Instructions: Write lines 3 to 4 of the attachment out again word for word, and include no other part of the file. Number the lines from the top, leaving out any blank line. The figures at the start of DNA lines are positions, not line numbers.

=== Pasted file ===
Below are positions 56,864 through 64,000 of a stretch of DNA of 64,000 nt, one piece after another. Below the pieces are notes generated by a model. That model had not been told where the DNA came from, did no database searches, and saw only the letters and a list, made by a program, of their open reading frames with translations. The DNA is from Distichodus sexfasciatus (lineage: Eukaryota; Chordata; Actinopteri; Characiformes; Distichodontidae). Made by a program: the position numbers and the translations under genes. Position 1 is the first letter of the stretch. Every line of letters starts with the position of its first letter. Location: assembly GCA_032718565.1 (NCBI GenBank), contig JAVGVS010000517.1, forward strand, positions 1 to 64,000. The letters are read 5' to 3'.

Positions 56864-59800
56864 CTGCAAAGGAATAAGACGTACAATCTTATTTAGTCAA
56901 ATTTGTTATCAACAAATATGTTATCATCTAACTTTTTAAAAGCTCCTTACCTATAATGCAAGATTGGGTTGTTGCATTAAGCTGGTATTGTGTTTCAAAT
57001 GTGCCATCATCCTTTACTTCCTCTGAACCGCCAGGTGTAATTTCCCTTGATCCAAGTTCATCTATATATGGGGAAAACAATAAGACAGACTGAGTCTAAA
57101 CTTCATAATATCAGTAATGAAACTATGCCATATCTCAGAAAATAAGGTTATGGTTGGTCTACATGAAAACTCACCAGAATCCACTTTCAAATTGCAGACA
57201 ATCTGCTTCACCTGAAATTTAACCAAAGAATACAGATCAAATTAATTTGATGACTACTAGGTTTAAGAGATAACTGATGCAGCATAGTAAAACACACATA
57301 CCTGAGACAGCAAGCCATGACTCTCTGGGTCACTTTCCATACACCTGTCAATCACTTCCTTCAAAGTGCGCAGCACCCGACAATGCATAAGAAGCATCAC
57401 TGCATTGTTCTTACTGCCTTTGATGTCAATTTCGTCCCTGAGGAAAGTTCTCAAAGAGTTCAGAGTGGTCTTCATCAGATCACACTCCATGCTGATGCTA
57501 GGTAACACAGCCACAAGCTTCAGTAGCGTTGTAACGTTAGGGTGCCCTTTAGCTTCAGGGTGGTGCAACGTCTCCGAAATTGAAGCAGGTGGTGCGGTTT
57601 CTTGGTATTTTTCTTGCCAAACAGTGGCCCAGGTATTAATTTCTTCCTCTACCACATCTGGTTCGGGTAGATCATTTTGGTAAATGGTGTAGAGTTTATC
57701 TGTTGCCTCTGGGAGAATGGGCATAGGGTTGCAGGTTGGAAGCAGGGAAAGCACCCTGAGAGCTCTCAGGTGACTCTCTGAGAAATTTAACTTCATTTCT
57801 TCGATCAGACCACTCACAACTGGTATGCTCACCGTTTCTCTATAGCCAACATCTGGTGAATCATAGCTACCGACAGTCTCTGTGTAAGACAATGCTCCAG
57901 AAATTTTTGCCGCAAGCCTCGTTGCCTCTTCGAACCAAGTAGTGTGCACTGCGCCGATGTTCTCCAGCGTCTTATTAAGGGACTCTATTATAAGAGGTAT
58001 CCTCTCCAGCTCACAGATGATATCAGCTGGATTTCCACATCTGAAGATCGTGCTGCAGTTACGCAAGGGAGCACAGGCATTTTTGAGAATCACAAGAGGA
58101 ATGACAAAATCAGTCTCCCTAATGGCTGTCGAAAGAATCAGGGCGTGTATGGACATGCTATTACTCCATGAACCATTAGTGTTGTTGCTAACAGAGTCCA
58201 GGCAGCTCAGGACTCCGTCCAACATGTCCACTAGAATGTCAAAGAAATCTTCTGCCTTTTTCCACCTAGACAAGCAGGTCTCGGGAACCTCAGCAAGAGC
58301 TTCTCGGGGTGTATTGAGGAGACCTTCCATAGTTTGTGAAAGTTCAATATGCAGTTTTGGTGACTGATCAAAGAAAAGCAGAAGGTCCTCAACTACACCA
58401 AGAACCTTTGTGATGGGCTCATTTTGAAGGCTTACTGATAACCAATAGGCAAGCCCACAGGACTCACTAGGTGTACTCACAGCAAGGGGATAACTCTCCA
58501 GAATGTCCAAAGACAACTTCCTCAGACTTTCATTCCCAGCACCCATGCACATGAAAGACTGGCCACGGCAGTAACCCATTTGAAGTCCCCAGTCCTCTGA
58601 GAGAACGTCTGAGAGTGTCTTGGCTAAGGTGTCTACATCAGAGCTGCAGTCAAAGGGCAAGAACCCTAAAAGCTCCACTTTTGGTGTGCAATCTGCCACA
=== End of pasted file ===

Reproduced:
56864 CTGCAAAGGAATAAGACGTACAATCTTATTTAGTCAA
56901 ATTTGTTATCAACAAATATGTTATCATCTAACTTTTTAAAAGCTCCTTACCTATAATGCAAGATTGGGTTGTTGCATTAAGCTGGTATTGTGTTTCAAAT